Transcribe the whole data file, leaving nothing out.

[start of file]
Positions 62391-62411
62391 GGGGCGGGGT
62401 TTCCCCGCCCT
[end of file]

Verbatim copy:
Positions 62391-62411
62391 GGGGCGGGGT
62401 TTCCCCGCCCT